Monday, September 4, 2017

Why is Business Transformation so Hard? Lessons from the ‘Back Pain Industry’

By Pascal Dennis (bio)

Many fine discussions these days about the above question.

Thanks to Bob Emiliani & other colleagues for their cogent questions & reflections.

Let me add a few thoughts based on my observations of another field – the so-called “Back Pain Industry” – another area wherein smart, capable people can’t seem to do what their trying to do. The back pain industry is

a) Enormous (> $ 100 billion USD), and
b) Doesn't seem to work. (Some common back treatments are not only ineffective, they’re harmful.) (See: Watch your back! & 30 Surprising back pain statistics )

What’s going on here? Any lessons for Lean/Continuous Improvement leaders?

Here’s my personal experience.

The back pain industry doesn’t seem to work, but some individual practitioners are extremely effective. My sport physiotherapist, for example, the splendid Janique Farand, has helped to keep my spine strong & supple for the past decade. I’m more active, and in better shape now than I was twenty years ago. A few years ago I even returned to Aikido practice, which severely tests back strength and flexibility. No problem, knock on wood. (Am throwing the young fellows around, and getting thrown, like in the old days.) All this despite significant disk deterioration in the L1 to L5 vertebrae. “Degenerative disk degeneration (DDD)”, my physician & specialist told me. “Normal wear & tear. You’ll have to learn to live with it.”

I don’t want to be misunderstood. All the people I’ve met in the back pain industry are capable, committed and hard working. One of them is clearly a great sensei. But they all work for major healthcare organizations and are constrained by ‘protocols’ sent down from on high. Woe unto them if they deviate from protocol!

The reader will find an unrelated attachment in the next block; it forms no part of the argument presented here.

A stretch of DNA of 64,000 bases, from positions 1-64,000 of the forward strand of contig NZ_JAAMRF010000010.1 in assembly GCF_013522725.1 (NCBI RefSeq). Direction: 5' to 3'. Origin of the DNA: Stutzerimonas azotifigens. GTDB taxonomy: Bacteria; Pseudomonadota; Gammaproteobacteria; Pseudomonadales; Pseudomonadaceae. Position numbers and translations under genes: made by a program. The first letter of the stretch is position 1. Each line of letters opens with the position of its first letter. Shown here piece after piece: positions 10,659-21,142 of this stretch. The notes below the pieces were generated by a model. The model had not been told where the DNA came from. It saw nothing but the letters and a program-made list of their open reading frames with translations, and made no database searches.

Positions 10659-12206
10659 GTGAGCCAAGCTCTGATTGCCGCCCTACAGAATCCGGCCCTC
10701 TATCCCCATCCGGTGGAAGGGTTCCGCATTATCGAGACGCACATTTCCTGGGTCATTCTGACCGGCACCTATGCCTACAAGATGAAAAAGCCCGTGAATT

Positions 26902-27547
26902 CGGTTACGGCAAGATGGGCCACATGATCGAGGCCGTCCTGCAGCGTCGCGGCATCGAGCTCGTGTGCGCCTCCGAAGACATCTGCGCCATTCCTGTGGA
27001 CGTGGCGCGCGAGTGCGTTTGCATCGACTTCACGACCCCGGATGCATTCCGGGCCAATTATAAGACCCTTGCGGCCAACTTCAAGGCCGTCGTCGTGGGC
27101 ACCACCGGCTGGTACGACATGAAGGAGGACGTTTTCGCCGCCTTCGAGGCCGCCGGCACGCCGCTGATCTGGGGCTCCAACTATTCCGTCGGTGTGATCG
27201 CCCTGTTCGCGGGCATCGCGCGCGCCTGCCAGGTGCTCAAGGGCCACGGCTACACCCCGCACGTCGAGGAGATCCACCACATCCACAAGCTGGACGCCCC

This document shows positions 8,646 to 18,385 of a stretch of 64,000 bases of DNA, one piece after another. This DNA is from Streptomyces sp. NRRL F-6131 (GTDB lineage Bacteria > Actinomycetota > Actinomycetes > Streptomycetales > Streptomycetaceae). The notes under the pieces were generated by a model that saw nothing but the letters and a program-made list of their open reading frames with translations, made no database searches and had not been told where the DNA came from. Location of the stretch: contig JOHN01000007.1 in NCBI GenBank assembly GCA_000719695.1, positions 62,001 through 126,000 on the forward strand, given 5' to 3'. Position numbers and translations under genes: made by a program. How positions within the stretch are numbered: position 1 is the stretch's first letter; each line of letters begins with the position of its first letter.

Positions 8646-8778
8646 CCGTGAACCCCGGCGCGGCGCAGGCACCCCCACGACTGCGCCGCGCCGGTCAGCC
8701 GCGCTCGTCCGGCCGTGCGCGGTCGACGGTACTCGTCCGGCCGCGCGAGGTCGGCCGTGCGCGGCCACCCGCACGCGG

Janique, by contrast, runs a small private physiotherapy (PT) practice specializing in sports medicine. Her diagnosis and understanding of root causes seems to be much deeper. She is ‘in the gemba’, if you will, closely observing what’s there. Janique is a detective, guided by her professional training, experience & acute knowledge of the latest advances. Is it any surprise that her countermeasures are deeper and more effective than the back pain industry’s ‘one-size-fits-all’ approach? (“I couldn’t do what I do if I worked for a major clinic or hospital,” she tells me.)

Here are here core countermeasures include a) Daily inversion using an portable inversion table, b) vigorous core strengthening exercises, c) natural anti-inflammatories (GLA, turmeric, ginger), and d) massage.

(I shared her diagnosis and treatment plan with the top neurologist in town. “Excellent,” he said. “Please continue.”)

“You have to work at it and be a bit lucky with chronic illness,” my PT tells me. “But you can be strong & fit into your eighties and beyond, knock on wood!”

Any lessons here for Lean/CI and business transformation professionals?
  1. Top-down improvement is slow & stupid. Bottom up improvement is smart, but can be chaotic. (Janique’s professionalism & experience are invaluable here.). This is called ‘Carlson’s Law’.

  2. Senior leaders should define purpose overall direction (the ‘banks of the river’ or design space). They should reduce hassles for their people, then trust them to figure it out, based on what they see in front of them.

  3. Respect the folks at the front line. Invest in them – give them the skills to improve the work. Then, let them do so.

  4. To truly grasp the situation you have to go see for yourself. It’s hard to manage or improve anything from on high. In fact, you usually make things worse.

  5. There are very few magic bullets. You have to work hard and stay with it. But if you do, very little is impossible.

I’m reminded of my physicist friend’s charming bumper sticker: GRAVITY – NOT JUST A GOOD IDEA. IT’S THE LAW.

There are immutable laws of transformation, no? We ignore them at our peril.

Best regards,



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